The History of the Bolshoi Theater
Located on Teatralnaya Ploshad (Theater Square) the beautiful and grand building of the Bolshoi theater is not only the symbol of Russia, but also one of the best theaters in the world.
The history of the Bolshoi Theatre begins in 1776, when Catherine the Great decreed to Prince Peter Urusov to create a grand theater on the corner of Petrovka street. Even before completion, the theater was called Petrovsky Theater. But the first building burnt down before it was completed, and Prince Urusov sold it to his friend and business partner Michael Maddox. The theater was opened in 1790, and could seat about 1000 people. In the first 14 years, 425 operas and ballets were played on its stage. In 1794, Maddox was forced to sell the theater to the Imperial government due to financial difficulties. In 1805 another fire destroyed the building.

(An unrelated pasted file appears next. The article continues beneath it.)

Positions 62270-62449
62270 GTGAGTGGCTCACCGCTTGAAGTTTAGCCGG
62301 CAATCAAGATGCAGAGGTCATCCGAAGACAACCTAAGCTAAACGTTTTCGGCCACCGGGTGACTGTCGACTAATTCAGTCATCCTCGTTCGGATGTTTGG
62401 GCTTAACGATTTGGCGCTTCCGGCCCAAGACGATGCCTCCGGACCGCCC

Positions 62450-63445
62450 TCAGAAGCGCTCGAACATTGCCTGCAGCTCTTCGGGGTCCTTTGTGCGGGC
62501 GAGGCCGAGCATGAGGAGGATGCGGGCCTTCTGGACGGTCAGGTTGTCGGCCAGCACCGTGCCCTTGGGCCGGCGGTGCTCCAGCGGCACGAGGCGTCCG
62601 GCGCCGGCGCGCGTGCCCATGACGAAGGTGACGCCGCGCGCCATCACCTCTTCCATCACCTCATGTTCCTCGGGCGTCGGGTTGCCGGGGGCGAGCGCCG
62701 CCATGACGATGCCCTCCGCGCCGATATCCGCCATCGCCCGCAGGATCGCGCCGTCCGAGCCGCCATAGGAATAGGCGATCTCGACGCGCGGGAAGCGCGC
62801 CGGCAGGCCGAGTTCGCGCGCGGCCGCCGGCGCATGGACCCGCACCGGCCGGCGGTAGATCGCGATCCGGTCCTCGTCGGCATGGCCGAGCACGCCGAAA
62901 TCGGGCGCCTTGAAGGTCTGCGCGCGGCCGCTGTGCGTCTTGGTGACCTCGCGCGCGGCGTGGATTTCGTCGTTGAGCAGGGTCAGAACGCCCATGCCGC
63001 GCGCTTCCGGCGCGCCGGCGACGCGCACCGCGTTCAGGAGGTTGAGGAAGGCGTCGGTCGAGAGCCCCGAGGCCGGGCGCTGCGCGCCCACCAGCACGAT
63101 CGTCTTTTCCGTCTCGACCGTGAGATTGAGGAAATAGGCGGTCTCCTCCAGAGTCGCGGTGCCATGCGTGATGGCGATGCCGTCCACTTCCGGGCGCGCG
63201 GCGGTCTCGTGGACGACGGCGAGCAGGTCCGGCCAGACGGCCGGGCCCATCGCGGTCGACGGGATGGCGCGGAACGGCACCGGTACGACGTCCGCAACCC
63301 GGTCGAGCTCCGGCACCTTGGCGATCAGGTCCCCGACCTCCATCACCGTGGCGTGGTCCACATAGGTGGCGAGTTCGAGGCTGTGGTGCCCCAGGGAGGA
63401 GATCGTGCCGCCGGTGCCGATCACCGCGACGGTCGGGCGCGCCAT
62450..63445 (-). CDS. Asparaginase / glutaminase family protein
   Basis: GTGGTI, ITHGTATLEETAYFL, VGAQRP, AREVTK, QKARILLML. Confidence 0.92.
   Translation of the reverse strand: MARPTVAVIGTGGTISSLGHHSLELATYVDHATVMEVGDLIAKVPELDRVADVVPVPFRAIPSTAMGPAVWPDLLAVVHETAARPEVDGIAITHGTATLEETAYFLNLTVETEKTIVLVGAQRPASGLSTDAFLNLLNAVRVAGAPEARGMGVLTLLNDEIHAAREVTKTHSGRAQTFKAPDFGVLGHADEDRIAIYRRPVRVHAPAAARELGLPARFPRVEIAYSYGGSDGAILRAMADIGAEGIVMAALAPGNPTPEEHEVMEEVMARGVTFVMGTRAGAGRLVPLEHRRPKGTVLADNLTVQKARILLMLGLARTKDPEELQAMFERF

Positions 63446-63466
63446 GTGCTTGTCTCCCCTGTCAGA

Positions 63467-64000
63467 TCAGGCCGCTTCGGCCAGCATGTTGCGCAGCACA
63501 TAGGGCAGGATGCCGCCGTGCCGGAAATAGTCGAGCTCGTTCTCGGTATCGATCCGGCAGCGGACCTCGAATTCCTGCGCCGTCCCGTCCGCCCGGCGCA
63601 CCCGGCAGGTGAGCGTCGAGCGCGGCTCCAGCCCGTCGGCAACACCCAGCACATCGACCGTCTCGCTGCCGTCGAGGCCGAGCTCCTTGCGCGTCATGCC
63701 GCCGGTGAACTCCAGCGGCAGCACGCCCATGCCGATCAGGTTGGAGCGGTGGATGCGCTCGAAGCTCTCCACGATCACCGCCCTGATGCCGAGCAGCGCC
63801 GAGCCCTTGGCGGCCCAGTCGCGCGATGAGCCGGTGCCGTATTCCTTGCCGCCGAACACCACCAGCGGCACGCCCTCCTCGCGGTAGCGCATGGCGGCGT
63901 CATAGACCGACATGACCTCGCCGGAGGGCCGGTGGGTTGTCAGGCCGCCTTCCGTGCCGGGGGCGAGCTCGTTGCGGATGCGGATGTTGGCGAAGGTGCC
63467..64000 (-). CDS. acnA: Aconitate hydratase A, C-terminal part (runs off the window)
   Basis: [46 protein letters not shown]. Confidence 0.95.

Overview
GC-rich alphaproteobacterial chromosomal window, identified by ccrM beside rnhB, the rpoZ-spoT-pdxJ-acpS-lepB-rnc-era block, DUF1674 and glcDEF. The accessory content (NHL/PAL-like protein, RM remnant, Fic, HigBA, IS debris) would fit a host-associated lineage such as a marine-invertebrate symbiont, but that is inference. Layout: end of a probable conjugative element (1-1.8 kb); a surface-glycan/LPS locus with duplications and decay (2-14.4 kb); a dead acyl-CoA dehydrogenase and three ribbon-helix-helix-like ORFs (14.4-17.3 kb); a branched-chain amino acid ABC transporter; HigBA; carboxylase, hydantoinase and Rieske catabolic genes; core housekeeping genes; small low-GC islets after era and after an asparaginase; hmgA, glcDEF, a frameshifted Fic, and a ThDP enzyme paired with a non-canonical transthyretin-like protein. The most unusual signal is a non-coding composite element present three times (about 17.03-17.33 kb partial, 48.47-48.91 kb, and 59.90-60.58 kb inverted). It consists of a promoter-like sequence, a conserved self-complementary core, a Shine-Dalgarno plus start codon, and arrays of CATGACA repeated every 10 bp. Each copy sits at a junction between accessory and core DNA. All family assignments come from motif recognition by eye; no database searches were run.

The theater was rebuilt and destroyed several times over the next century. And only towards the close of the 19th century, the theater took on the form and facade that we know now. After the revolution, the theater was renamed The State Academic Bolshoi Theater. It was after this that the theatre became known as the Bolshoi Theater!
In 2002, the New Stage (Novaya Stsena) was opened to the left of the main building. In 2005, the Historical stage closed down for a 6 year renovation. During restoration, all performances were held on the New Stage and other halls, such as the Great Kremlin Palace. With a cost of about $1.1 billion, the building received a new foundation, luxurious interiors that were last seen during the days of the Russian Empire, and unique acoustics that can't be matched by anywhere else. In 2011, the Bolshoi Theater welcomed back its guests in all its glory with the first performance being Ruslan and Lyudmila. Today, and for centuries to come, the Bolshoi Theater will continue to be one of the main symbols of Russia.